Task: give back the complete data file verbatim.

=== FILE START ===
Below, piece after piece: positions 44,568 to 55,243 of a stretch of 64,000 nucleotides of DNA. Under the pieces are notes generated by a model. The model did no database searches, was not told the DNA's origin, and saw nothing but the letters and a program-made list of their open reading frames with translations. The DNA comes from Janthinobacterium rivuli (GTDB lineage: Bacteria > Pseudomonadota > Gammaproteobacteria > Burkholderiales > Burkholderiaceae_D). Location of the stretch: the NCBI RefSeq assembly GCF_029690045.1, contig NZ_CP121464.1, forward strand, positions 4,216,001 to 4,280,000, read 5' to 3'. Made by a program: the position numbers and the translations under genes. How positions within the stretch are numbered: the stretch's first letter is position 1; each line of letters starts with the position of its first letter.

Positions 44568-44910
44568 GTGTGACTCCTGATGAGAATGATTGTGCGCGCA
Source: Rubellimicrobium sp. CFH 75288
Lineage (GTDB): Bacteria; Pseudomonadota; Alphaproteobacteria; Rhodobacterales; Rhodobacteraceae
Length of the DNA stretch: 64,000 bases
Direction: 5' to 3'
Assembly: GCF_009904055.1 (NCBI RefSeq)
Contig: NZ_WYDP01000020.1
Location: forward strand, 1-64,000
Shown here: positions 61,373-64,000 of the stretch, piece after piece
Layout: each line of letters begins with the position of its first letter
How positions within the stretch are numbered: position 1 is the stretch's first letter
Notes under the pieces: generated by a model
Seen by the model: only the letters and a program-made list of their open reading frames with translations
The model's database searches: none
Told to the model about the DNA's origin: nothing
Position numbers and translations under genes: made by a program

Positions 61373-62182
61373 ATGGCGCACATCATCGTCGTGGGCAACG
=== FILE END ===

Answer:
Below, piece after piece: positions 44,568 to 55,243 of a stretch of 64,000 nucleotides of DNA. Under the pieces are notes generated by a model. The model did no database searches, was not told the DNA's origin, and saw nothing but the letters and a program-made list of their open reading frames with translations. The DNA comes from Janthinobacterium rivuli (GTDB lineage: Bacteria > Pseudomonadota > Gammaproteobacteria > Burkholderiales > Burkholderiaceae_D). Location of the stretch: the NCBI RefSeq assembly GCF_029690045.1, contig NZ_CP121464.1, forward strand, positions 4,216,001 to 4,280,000, read 5' to 3'. Made by a program: the position numbers and the translations under genes. How positions within the stretch are numbered: the stretch's first letter is position 1; each line of letters starts with the position of its first letter.

Positions 44568-44910
44568 GTGTGACTCCTGATGAGAATGATTGTGCGCGCA
Source: Rubellimicrobium sp. CFH 75288
Lineage (GTDB): Bacteria; Pseudomonadota; Alphaproteobacteria; Rhodobacterales; Rhodobacteraceae
Length of the DNA stretch: 64,000 bases
Direction: 5' to 3'
Assembly: GCF_009904055.1 (NCBI RefSeq)
Contig: NZ_WYDP01000020.1
Location: forward strand, 1-64,000
Shown here: positions 61,373-64,000 of the stretch, piece after piece
Layout: each line of letters begins with the position of its first letter
How positions within the stretch are numbered: position 1 is the stretch's first letter
Notes under the pieces: generated by a model
Seen by the model: only the letters and a program-made list of their open reading frames with translations
The model's database searches: none
Told to the model about the DNA's origin: nothing
Position numbers and translations under genes: made by a program

Positions 61373-62182
61373 ATGGCGCACATCATCGTCGTGGGCAACG